Why did they commit this attack

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Bloody Friday

Beirut Bombing

Air India

Sarin Subway Attack

Russian Hostage Situation

Where did it happen?

When did it happen?

What happened?

Who was responsible?

Why did they commit this attack?

What were the effects?

Student Handout 1

Information Sheet 1A

loody Friday
Bloody Friday is the name given to the bombings by the Provisional Irish Republican Army's (IRA) Belfast Brigade in and around Belfast, Northern Ireland on 21 July, 1972, which killed nine people including two soldiers, and injured 130 civilians.

The bombings were part of a concerted bombing campaign carried out by the IRA against economic, military and political targets in Northern Ireland. The group carried out a total of 1,300 bombings in 1972. Following the failure of secret talks in London between the British government and the IRA in 1972, Gerry Adams allegedly played a central role in planning the Bloody Friday bomb blitz.

A total of 22 bombs were planted and, in the resulting explosions, nine people were killed and a further 130 civilians injured. Warnings were given by the IRA via the local media to the security forces before the bombs exploded with 30 minutes' warning given for the first bombing and around 70 minutes' warning for the last bomb. The IRA leader, Sean MacStiofain, claimed that the warnings for the two bombs which claimed lives were deliberately disregarded by the British for strategic policy reasons. Along with some accurate warnings which were given by the IRA, two more hoax warnings were called in, which impeded the evacuation of the area. As a result, the Royal Ulster Constabulary and British Army only effectively cleared a relatively small number of areas before the bombs went off. In addition, because of the large number of bombs in the confined area of Belfast city centre, people evacuated from the site of one bomb were accidentally moved into the vicinity of other bombs.

Thirty years after the killings the IRA issued a statement of apology.

Reactions and consequences

Speaking in the Commons on 24th July, Home Secretary of the time William Whitelaw called the bombings "appallingly bloodthirsty". He also drew attention to the Catholic victims, and mentioned the revulsion in the Republic of Ireland as elsewhere. Leader of the Opposition Harold Wilson described the events as "a shocking crime against an already innocent population". The Irish Times wrote "The chief injury is not to the British Army, to the Establishment or to big business but to the plain people of Belfast and Ireland. Anyone who supports violence from any side after yesterday's events is sick with the same affliction as those who did the deed." Television images of fire-fighters shovelling body parts into plastic bags at the Oxford Street bus station were the most shocking of the day.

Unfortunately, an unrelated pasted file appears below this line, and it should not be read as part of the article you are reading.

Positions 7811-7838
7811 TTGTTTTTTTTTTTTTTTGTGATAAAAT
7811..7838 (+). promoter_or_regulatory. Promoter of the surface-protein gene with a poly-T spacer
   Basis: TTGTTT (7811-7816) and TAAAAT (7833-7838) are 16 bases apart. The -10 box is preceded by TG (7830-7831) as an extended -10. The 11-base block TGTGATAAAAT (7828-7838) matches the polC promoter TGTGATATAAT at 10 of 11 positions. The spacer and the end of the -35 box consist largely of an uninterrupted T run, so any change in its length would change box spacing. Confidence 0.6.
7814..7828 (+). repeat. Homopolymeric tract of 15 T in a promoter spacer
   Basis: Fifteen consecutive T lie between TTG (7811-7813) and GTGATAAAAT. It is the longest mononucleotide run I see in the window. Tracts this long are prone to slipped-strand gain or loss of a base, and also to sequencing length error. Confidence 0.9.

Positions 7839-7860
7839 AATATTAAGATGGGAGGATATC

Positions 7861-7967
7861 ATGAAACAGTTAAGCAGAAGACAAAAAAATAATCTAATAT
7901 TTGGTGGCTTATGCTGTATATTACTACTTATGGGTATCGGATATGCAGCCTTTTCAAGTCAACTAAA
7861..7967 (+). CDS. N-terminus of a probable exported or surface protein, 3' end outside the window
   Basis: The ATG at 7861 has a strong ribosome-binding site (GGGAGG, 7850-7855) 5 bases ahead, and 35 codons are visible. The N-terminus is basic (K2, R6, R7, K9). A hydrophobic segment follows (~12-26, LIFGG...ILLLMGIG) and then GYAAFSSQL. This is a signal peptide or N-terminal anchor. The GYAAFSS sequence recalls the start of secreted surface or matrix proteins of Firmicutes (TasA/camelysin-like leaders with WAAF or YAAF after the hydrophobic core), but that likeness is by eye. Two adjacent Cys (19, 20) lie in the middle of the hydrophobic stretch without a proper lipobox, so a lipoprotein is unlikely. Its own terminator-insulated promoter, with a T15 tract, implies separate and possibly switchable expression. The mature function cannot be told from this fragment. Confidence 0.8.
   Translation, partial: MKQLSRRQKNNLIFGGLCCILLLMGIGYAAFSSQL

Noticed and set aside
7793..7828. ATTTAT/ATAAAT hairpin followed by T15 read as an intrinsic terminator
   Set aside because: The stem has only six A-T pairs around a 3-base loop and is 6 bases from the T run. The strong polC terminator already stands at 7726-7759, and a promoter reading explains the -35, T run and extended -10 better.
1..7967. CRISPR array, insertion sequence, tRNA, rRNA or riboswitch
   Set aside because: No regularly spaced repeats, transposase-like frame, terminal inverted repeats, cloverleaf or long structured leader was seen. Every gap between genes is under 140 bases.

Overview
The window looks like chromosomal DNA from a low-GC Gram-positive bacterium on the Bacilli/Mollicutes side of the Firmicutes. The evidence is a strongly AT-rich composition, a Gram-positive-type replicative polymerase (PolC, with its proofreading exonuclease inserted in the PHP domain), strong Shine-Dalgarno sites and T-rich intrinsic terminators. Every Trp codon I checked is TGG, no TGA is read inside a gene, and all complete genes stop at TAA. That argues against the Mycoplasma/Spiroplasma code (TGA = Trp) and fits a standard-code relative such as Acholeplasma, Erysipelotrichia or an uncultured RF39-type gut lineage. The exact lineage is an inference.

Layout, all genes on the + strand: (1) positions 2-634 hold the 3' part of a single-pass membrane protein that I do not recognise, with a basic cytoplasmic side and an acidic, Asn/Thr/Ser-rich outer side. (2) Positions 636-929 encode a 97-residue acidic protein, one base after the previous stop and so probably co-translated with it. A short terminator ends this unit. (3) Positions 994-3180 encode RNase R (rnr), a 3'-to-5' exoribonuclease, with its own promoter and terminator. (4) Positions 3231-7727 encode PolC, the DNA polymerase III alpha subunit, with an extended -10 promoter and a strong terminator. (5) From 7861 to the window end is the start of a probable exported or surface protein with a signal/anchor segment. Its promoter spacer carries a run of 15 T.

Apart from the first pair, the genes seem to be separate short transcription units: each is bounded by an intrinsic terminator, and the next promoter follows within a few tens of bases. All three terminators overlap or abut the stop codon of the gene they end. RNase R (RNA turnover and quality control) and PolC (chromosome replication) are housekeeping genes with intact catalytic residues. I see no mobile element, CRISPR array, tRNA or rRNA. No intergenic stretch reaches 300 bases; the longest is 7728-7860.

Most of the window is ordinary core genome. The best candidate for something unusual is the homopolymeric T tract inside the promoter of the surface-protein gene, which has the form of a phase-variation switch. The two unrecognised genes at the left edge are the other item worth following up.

479 people died in the Troubles in 1972, more than in any other year of the conflict. Ten days after the bombings the British Army launched Operation Motorman, to retake IRA controlled republican areas in Belfast and Derry. There were several revenge attacks by loyalists. Bloody Friday itself was seen by some as a reprisal attack for Bloody Sunday in Derry six months earlier.


Information Sheet 1B

Bombing in Beirut

The Beirut barracks bombing was a major incident on October 23, 1983, during the Lebanese Civil War. Two truck bombs struck separate buildings in Beirut housing United States and French military forces—members of the Multinational Force in Lebanon—killing hundreds of servicemen, the majority of whom were U.S. Marines. The blasts led to the withdrawal of the international peacekeeping force from Lebanon, where they had been stationed since the Israeli 1982 invasion of Lebanon. The organization Islamic Jihad took responsibility for the bombing, but that organization is thought to have been a nom de guerre for Hezbollah receiving help from the Islamic Republic of Iran,

At around 6:20 a.m., a rainbow Mercedes-Benz truck drove to Beirut International Airport, where the 1st Battalion 8th Marines under the 2nd Marine Division had set up its local headquarters. The truck had been substituted for a hijacked water delivery truck. The truck turned onto an access road leading to the Marines' compound and circled a parking lot. The driver then accelerated and crashed through a barbed wire fence around the parking lot, passed between two sentry posts, crashed through a gate and drove into the lobby of the Marine headquarters. The Marine sentries at the gate were operating under rules of engagement which made it very difficult to respond quickly to the truck. By the time the two sentries had locked, loaded, and shouldered their weapons, the truck was already inside the building's entry way.